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And then you wind up spending multiple days trying to figure out how to do something that doesn't quite fit in with what other people have already done.

How many times do we have to learn the same lessons over and over? Small tools that compose together is infinitely more flexible than any plugin based tool can possible be.

Importing PNGs to JS is about dependency-wrangling, not task-running.

That is, the point of using webpack isn't that it's the best way to optimize a bunch of PNGs. The point of webpack is that it can parse your dependency tree and figure out which PNGs are depended on by a given entry point. If you also want your PNGs optimized, you can do that with a webpack plugin or a separate tool, as you like - that's orthogonal to the matter of why it's useful to import PNGs into JS.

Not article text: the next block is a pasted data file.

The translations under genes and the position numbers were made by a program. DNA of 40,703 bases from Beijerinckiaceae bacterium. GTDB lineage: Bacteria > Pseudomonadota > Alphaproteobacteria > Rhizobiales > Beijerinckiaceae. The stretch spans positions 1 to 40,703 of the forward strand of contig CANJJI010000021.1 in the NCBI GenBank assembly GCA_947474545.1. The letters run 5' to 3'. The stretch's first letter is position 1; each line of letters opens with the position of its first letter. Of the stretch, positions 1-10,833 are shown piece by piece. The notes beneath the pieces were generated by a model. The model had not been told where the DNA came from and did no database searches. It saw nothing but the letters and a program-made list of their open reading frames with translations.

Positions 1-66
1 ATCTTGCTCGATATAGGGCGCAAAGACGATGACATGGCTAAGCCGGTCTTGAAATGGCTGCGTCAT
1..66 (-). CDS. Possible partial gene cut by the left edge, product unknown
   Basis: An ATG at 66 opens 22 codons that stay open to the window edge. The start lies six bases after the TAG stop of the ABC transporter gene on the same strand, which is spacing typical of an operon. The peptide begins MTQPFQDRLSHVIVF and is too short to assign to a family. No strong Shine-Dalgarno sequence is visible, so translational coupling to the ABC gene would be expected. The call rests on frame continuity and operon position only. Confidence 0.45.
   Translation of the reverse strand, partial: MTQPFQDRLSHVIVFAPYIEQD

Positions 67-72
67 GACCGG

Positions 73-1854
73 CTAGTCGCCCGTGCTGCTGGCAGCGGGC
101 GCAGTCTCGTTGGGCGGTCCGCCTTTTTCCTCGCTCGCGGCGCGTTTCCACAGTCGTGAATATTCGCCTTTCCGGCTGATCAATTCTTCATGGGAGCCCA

Yeah, sorry but I don't buy that. webpack outputs JavaScript bundles, not a dependency graph. Importing PNGs into JavaScript is only useful if you use a JavaScript AST to then do something with those imports.

I'm not selling it, and I don't follow what you're disagreeing with. Webpack can output JS bundles, but it understands dependencies between non-JS assets as well, and will process any file in the dependency graph any way you like.

As such the point of requiring a PNG into JS (or CSS, or a Vue/React component, etc) is to tell webpack there's a dependency on it. Then that image will get pulled in to the build process for entry points that need it, and not otherwise.

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